"He raised it from a puppy," Peggy explained. "Its mother died when she had a litter, and all the pups died but this one. We didn't even know for a long time. Jacob hid it in the barn and fed it cow's milk, dipping a rag in so the puppy could suck. Pa said he probably had to do it ten times a day, to keep the pup alive."

I looked down at the dog. It was sitting, now, in the grass beside Anna. Its tail wagged and it looked back at me with huge dark eyes.

"Does it have a name?"

Peggy chuckled. "Jacob don't name things," she said. "We all just call it Pup."

"Good Pup," Anna said solemnly, and patted the dog's back.

"Go find Jake!" Peggy said to the dog, and immediately it rose and trotted toward the barn. We followed. "I ' ll show you the animals," Peggy said.

"Lambs!" Anna announced. She ran ahead.

"Yes, there are new lambs. They always come at the end of winter. And there's a calf."

I followed Peggy into the cool darkness of the barn. For a moment it seemed silent inside, but then I began to hear the stirring of animals: the thump of shifting feet, the swish of a tail, the deep breath of living creatures. A sudden snorting grumble nearby startled me, and Peggy laughed when I jumped in surprise. She pointed to a penned area near the barn door, and I saw the huge pig, with its whiskery face, inside.

In another pen, lambs stood quietly next to their thick, silent mothers.

One mother had two little ones; I pointed and whispered, "Twins," to Peggy. But she shook her head.

"Sometimes they do have twins," she said. "But these aren't. The small one? Its ma wouldn't take it when it was born. Sometimes that happens. The ma just turns away and wants nothing of it. And the lamb would die, too, with no ma to suckle it.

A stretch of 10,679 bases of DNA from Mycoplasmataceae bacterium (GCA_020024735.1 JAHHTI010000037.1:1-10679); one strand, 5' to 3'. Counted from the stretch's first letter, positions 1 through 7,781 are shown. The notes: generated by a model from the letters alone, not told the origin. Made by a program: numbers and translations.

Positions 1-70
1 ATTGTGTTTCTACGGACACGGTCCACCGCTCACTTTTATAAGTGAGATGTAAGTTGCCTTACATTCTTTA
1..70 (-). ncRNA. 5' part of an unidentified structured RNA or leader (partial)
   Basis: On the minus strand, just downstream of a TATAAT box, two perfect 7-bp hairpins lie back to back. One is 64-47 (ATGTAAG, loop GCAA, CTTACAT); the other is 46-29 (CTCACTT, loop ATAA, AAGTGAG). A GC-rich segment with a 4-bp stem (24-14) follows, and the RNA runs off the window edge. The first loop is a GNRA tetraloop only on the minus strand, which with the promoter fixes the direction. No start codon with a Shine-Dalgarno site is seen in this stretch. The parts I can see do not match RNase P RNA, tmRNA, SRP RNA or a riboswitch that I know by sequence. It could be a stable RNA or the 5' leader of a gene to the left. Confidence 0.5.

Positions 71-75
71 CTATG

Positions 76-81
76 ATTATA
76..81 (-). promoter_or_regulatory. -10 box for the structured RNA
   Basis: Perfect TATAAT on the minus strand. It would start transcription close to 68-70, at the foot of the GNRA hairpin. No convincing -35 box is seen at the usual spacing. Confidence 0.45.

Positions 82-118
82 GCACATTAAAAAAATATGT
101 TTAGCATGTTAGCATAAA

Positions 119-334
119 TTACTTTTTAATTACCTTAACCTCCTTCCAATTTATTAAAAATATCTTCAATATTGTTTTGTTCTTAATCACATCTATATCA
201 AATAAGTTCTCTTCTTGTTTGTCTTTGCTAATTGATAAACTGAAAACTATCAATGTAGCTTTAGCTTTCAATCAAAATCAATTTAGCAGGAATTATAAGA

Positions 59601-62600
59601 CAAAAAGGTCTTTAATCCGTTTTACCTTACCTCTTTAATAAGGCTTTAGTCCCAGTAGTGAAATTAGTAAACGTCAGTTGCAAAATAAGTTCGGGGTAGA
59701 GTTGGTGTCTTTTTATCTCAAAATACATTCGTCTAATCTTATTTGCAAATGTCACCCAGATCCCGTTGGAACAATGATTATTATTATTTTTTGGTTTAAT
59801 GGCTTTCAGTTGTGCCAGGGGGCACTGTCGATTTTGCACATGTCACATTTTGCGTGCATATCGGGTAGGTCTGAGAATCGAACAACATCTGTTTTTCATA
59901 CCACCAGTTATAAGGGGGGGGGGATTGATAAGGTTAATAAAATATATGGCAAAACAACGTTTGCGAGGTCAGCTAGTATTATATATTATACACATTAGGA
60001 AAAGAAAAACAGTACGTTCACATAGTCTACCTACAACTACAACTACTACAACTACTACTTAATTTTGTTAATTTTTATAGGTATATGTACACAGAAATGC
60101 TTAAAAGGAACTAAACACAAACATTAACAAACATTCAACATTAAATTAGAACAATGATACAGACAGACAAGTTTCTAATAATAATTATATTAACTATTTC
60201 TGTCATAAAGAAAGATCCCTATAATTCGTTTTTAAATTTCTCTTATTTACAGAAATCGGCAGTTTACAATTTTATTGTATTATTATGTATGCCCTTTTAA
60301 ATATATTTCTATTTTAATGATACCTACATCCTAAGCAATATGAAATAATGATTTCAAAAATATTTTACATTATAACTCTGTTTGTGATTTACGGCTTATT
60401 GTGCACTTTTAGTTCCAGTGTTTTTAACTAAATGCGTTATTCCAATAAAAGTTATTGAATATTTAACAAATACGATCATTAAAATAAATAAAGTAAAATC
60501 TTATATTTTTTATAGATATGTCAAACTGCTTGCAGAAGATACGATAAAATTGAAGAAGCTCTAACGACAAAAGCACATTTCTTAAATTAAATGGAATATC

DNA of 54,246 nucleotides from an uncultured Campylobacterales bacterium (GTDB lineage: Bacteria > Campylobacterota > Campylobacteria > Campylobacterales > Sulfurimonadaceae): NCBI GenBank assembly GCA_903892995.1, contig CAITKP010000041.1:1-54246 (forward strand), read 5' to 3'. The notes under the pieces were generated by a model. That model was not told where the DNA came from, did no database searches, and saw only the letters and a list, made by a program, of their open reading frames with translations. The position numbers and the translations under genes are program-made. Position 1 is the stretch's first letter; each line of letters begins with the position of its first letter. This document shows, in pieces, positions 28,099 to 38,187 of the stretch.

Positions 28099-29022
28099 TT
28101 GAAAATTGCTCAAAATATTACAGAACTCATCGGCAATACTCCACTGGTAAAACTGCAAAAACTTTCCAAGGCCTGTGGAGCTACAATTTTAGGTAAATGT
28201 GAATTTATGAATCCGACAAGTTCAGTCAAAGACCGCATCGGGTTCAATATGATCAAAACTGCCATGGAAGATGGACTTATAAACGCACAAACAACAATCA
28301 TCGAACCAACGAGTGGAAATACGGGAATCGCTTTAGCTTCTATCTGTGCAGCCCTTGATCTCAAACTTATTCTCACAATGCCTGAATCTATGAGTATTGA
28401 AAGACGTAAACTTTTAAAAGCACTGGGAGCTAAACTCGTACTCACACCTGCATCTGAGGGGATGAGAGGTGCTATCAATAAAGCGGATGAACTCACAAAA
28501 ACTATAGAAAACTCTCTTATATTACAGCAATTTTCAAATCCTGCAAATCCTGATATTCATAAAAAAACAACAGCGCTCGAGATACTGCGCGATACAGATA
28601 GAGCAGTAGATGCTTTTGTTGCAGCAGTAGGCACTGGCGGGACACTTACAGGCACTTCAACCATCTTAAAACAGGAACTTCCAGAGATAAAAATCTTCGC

"But Jacob took this one and put it with this ma, since she had milk for her own, and coaxed her till she would feed it with the other. And now she does. See?"

As I watched, the smaller lamb nudged at the mother with its head and searched under her until it found milk.

"It's runty because it was awhile till she took it for her own," Peggy explained, "but it will grow now."

Mr. Stoltz appeared, wiping his hands on a rag, and he took Anna by the hand. "We'll go feed the hens," he said to his little girl, and she walked beside him happily off to the hen house on the other side of the barnyard.

"Jacob's above," Mr. Stoltz called back to Peggy and me. "He's waiting for the girl."

The girl? I thought he must mean me. Peggy ' s face confirmed it. She was smiling at me. "You ' ll have to climb," she said.

"I can climb. I climb with Austin all the time. We can go to the very top of the apple tree," I told Peggy.

She pointed down to the end of the barn, where a ladder led up to a dark hay-fringed opening.

"He's up there," she said.

"Why is he waiting for me?"

"He has something to give you," Peggy explained.

The cows shifted where they stood, as I passed them.

"Jacob?" I called from the bottom, though I knew he wouldn ' t answer. "It ' s Katy! I ' m coming up!"

The ladder slanted and wasn ' t difficult to climb. Hay caught on my stockings and itched, and I knew it must be in my hair as well. It made me sneeze. I pulled myself up rung after rung until I reached the top and climbed into the loft. It was warm there, thick with bundled hay, and Jacob was standing by an opening in the wall so that light from the spring day was on him. Though he didn't look at me, I knew he knew I was there. He hadn't looked at me during breakfast, either, but I had felt that he followed every spoonful of oatmeal to my mouth. There was an awareness to Jacob's being.

He was looking, from under his familiar cap, out at the meadow behind the barn, toward the creek.

"Peggy and I went down to the creek with Anna and Pup," I told him. "It ' s beautiful today."